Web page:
Kathmandu, August 12
Regional Legal Adviser of the International Committee of the Red Cross Kirsty Welch said despite shortcomings, the four Geneva Conventions continued to be relevant as they were instrumental in reducing the sufferings caused by internal and international conflicts and wars.
Speaking at an interaction organised by the International Committee of the Red Cross to mark its 70th anniversary, Welch said it was up to the international community to seek revision of those conventions to cover issues that were not envisioned when those conventions were drafted decades ago.
International humanitarian law expert Prof Gita Sangroula also said that the 1949 Geneva Conventions were still relevant in the changed contexts of conflicts.
Member Secretary of National IHL Committee Phanindra Gautam said that Geneva Conventions did not clearly offer an answer as to whether cyber attack was a domestic attack or international conflict.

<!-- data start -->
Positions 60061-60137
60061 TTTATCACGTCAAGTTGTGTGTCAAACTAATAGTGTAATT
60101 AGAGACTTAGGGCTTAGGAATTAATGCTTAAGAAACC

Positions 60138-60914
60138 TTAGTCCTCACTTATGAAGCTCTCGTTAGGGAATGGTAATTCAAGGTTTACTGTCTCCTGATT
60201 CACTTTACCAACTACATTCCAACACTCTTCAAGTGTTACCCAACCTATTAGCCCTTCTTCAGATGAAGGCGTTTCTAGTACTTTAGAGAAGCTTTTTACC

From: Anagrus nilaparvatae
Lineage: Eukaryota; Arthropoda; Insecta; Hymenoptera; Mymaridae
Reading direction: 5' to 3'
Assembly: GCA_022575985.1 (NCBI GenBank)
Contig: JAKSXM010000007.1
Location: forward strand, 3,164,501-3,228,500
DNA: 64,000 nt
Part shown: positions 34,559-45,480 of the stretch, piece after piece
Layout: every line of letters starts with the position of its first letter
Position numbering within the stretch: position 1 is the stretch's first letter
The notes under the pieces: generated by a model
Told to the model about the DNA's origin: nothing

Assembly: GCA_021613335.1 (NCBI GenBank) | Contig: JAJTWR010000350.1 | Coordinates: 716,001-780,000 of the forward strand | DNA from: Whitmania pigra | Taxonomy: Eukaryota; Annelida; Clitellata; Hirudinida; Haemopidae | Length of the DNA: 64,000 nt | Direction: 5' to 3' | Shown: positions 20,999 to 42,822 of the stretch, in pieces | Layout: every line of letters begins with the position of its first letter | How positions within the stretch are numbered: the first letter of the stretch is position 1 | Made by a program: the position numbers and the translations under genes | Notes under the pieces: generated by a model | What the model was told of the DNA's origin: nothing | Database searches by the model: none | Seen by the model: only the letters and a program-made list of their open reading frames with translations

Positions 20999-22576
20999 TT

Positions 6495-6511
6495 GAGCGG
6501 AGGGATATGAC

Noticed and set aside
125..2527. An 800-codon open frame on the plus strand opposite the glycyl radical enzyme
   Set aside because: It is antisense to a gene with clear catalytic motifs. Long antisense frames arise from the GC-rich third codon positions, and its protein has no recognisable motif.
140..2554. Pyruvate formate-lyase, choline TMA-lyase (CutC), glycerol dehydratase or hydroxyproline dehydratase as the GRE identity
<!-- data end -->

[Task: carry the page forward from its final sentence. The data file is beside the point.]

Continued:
“Cyberattack can stop train; divert the path of a plane and open the floodgates of a dam,” he said.
Gautam said it was not clear in the intentional instruments at what point of time a conflict could be termed an armed conflict. Conflict Victims National Alliance Adviser Ram Kumar Bhandari said IHL Nepal’s role hadn’t been effective in protecting the interests of conflict victims in Nepal.
The programme was organised for government officials representing the ministries, armed and security forces and judicial bodies, officials of Truth and Reconciliation Commission and Commission of Investigation of Enforced Disappeared Persons and other relevant institutions.
The latest publication of the ICRC in English and Nepali was also launched on the occasion by Minister of Law, Justice and Parliamentary Affairs Bhanu Bhakta Dhakal.
A version of this article appears in print on August 13, 2019 of The Himalayan Times.